The Importance of Learning Foundation Skills in Dog Agility Training - Part 3

Foundation skills in Dog Agility
Reading time – 4 mins
In the final part of our series on the importance of foundation skills, we’re looking at how to build in those skills into your everyday routine.

If you missed them, here is Part 1 / Part 2

Incorporating Foundation Skills into Everyday Training

Start Small
Begin each training session with simple foundation exercises to warm up your dog and reinforce basic skills. These could include targeting, recalls or shaping behaviours like pivoting or circling a cone.
Be Consistent
Consistency in training is essential for building a solid foundation. Ensure you maintain consistent cues, rewards and criteria across all exercises to avoid confusion and reinforce learning.
Progress Gradually
As your dog becomes proficient in foundational exercises, gradually increase the level of difficulty. This could involve adding distractions, increasing the duration or distance of behaviours, or introducing new elements such as obstacles or equipment.
Mix it Up
Keep your training sessions exciting and engaging by incorporating various exercises. Alternate between foundation exercises to prevent boredom and maintain your dog’s focus and enthusiasm.
Focus on Fundamentals
While agility training often emphasises speed and precision, don’t overlook the importance of fundamental skills such as attention, impulse control and body awareness. These key skills form the basis for more advanced agility moves.
Target Specific Weaknesses
Identify areas where your dog may struggle or show inconsistency and target those weaknesses during training sessions. Break down complex skills into smaller components and focus on strengthening each aspect individually.
Use Positive Reinforcement
Positive reinforcement is essential for motivating your dog and reinforcing desired behaviours. Use a variety of rewards such as treats, toys or praise to keep training sessions enjoyable and rewarding for your dog.
Keep Sessions Short and Fun
Keep training sessions short and focused to prevent fatigue and maintain your dog's engagement. Aim for multiple short sessions throughout the day rather than one long session, as this will maximise learning and retention.
End on a Positive Note
Always end your training sessions positively, even if progress is slow or challenges are encountered. Celebrate your dog’s successes and accomplishments, no matter how small, to keep them motivated and eager to participate in future sessions.
Seek Professional Guidance
Consider seeking guidance from a professional dog trainer or agility instructor, especially if you’re new to agility training or encountering difficulties with specific exercises. An experienced trainer can provide personalised guidance and feedback to help you and your dog progress effectively.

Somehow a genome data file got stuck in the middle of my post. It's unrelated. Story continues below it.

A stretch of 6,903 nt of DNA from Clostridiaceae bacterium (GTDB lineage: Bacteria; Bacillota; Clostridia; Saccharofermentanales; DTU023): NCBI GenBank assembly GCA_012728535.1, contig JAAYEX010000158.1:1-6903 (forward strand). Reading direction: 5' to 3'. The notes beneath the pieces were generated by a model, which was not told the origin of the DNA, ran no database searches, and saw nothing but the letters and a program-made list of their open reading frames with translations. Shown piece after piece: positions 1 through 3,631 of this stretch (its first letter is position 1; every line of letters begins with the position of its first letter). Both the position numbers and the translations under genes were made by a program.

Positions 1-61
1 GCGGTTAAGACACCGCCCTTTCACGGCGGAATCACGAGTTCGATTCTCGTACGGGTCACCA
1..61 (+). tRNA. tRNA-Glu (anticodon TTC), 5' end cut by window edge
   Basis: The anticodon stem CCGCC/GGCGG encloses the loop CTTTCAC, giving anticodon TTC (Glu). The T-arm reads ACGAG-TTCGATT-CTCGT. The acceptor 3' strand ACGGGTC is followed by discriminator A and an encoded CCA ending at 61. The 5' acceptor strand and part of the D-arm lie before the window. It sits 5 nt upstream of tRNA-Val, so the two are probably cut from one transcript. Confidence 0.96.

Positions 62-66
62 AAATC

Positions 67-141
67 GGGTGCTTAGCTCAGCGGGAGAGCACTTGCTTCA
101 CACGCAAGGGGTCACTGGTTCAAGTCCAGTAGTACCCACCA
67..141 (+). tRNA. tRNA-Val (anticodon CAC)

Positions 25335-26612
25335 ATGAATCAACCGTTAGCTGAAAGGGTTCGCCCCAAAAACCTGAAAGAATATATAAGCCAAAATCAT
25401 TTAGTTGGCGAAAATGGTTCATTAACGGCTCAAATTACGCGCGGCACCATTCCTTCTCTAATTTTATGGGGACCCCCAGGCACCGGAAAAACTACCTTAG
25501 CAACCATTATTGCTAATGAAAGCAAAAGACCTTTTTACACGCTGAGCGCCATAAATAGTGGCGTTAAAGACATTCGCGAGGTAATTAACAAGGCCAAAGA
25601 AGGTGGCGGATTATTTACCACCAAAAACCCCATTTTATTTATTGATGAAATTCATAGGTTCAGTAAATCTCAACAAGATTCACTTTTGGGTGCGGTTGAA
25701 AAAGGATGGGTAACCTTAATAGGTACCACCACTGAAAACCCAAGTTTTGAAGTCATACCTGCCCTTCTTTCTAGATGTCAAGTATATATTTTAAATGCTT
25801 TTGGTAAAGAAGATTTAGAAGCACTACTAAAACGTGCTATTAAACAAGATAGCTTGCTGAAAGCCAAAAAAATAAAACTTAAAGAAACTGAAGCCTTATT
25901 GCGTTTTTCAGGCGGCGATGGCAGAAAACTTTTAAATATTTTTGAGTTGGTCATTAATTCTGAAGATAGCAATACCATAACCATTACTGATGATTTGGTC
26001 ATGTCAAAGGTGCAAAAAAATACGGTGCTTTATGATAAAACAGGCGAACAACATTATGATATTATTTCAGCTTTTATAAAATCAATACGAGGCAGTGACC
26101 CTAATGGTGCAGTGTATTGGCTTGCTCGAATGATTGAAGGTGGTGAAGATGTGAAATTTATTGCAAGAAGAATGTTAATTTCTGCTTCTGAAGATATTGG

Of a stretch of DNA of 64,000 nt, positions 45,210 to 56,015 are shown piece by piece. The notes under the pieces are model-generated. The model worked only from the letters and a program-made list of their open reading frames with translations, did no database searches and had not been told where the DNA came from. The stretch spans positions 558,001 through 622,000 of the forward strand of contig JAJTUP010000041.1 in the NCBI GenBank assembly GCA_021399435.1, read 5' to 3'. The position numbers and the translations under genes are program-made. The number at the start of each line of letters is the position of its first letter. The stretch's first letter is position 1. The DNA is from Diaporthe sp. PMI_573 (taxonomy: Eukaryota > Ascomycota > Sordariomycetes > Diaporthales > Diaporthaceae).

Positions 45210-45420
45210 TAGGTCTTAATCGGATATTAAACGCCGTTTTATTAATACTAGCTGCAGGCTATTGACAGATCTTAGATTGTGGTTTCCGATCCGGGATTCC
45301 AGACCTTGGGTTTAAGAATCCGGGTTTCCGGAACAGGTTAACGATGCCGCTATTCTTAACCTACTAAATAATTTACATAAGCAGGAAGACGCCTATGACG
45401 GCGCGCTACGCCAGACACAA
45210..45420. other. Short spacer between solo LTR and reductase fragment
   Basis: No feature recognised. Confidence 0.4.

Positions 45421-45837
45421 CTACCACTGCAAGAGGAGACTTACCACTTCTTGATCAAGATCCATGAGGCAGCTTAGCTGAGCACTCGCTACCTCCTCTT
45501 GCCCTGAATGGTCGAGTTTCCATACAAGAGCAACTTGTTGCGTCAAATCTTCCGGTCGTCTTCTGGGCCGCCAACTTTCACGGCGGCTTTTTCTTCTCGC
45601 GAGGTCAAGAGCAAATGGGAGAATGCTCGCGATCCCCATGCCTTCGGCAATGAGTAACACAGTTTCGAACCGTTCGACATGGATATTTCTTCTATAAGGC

The Importance of Variety and Play in Maintaining Engagement and Motivation

Variety and fun play a big part in keeping dogs interested and eager during training. When training is fun and rewarding, dogs want to join in and enjoy themselves. Being engaged means dogs strongly connect with their handler, helping them listen and respond better to commands.
Motivation keeps dogs going, making them keen to do training activities. Without interest and motivation, learning and improving skills become much more demanding. So, adding different fun activities to training keeps dogs lively and interested and helps build a stronger relationship between you, leading to better training results.


As we've seen over the three parts of this series, dog agility training is a journey that requires commitment, patience and strong fundamental skills. We've examined how necessary these foundation skills are, from simple obedience to mastering complex obstacles. These skills make you more efficient, make the course safer and strengthen the bond between you and your dog.
Putting in the time to learn these basics sets you up for success, whether aiming for competitions or just enjoying training. Keeping sessions fun and varied helps keep your dog interested and happy.
If you're keen to improve your agility training, why not take what you've learned here and put it into practice? Whether starting out or looking to get even better, there's always a chance to build on your foundation and grow closer to your dog.
Let's set off on this exciting agility journey together, step by step, with commitment and positive reinforcement leading the way to success. Check out our events page for details of our sessions.

Sian's Top Tip

Create a reinforcement zone. Dogs will repeat a behaviour that leads to success, including moving into a location or zone.
Your dog’s strongest zone needs to be immediately surrounding you, wherever you happen to be. Instead of throwing a ball away from you for your dog to fetch (which reinforces the idea of being away from you), try rolling it on the floor by your feet.
Better still, get a ball on the end of a tuggy strap (like those made and sold by Paws Trading) and play short games of tug-of-war with it.
Make a point daily, or even hourly, if you have a puppy or are new to your dog, of finding opportunities to reward it. Spend some moments walking around your home or back garden with your dog. Each time they look at you, place a treat by your feet in line with your trouser seam. Walk off whilst they are eating, and keep walking and watching for the next time they look at you without being called.
Be patient. If your dog gets distracted by exploring the environment, let it, even if it takes a minute or two. Watch them 100% of the time for the very moment they look at you. Celebrate verbally, as this will draw your dog towards you, and then place (not drop) a treat next to you. Keep repeating for five minutes at a time.